Wondrous Healing: Shamanism, Human Evolution, and the Origin of Religion

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Northern Illinois University Press, 2002 - Body, Mind & Spirit - 216 pages
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For thousands of years, spiritual questions have haunted the hearts and minds of humankind. Do higher powers exist, and if so, what is our relationship to them? And how else might we interpret seemingly miraculous events such as faith healing, out-of-body experiences, and extrasensory perceptions?

Wondrous Healing traces the human capacity for religious belief to the success of ancient healing rituals, such as chanting to calm women in childbirth or rhythmic dancing to reduce trauma from wounds. Those who accepted these hypnotic suggestions were far more likely to receive positive benefits from the "healing." The apparent success of such rituals, McClenon argues, led to the development of shamanism, humankind's first religion.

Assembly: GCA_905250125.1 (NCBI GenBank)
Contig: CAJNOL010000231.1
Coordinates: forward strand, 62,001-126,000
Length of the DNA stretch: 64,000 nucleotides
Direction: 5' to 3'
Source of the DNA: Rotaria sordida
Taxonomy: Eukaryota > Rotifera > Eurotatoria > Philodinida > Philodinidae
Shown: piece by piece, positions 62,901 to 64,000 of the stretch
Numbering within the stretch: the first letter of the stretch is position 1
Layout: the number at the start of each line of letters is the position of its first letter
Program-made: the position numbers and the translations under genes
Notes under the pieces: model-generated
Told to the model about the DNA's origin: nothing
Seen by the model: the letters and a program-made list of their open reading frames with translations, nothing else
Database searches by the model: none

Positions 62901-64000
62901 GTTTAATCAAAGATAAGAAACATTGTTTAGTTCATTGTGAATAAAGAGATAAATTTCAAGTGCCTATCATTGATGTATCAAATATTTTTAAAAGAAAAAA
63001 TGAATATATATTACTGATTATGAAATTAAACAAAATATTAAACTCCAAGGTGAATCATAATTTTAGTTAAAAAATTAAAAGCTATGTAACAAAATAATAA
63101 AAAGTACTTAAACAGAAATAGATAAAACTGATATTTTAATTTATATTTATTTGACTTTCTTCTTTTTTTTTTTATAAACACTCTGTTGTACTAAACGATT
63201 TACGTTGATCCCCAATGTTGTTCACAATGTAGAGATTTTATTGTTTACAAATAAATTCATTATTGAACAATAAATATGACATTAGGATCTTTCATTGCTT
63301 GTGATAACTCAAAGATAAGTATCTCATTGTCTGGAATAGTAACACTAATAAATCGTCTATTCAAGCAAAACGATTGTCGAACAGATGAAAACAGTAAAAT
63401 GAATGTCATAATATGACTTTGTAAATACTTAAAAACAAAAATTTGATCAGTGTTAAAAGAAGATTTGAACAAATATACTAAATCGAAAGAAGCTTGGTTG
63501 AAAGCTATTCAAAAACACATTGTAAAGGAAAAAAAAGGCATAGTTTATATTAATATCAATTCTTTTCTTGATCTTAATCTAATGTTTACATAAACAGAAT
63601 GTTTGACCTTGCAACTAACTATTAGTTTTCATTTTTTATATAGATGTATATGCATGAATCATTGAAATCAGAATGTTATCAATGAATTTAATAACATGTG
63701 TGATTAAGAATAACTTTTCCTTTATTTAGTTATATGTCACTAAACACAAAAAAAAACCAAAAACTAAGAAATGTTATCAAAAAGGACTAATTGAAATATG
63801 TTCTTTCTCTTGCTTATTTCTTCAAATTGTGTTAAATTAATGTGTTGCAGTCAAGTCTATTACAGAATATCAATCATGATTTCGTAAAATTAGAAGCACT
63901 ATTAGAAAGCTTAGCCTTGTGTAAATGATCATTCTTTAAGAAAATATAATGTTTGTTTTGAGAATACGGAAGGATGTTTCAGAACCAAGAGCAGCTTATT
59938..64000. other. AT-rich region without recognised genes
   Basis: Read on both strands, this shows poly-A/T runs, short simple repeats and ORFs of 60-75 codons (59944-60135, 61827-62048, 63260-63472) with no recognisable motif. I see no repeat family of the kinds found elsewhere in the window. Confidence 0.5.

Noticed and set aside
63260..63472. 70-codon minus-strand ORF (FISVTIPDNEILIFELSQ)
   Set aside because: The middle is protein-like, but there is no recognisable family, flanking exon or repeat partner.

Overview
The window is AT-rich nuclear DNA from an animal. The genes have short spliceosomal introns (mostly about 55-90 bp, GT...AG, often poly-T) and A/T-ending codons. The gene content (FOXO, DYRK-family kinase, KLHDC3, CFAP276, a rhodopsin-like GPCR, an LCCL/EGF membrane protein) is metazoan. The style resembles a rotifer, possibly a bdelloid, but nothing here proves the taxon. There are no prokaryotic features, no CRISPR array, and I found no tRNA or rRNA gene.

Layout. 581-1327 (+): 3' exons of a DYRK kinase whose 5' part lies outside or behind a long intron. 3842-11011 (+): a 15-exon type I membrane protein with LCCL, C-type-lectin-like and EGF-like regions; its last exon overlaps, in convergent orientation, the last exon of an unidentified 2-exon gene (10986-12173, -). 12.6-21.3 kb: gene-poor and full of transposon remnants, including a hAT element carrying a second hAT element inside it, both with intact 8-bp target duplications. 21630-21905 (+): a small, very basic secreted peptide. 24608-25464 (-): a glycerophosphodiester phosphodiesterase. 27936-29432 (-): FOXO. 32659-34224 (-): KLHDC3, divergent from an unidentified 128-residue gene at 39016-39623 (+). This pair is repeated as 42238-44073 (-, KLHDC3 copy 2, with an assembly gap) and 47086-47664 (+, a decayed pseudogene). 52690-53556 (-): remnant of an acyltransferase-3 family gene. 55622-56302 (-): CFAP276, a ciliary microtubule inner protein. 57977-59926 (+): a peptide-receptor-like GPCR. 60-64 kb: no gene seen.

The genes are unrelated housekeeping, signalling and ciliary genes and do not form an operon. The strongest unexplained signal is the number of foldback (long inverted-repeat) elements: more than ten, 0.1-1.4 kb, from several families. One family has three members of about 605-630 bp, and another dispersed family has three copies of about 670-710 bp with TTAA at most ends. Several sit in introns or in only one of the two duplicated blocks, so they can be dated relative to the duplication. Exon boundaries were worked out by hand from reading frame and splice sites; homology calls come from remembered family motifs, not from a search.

Controversial and daring, McClenon's theory is based on his extensive research and firsthand observation of modern shamanistic performances across Asia and North America. His evidence supports the argument that evolutionary processes developed a biological basis for religion. McClenon's historical and anthropological analyses of these issues explore the relationship between science, society, and spirituality.

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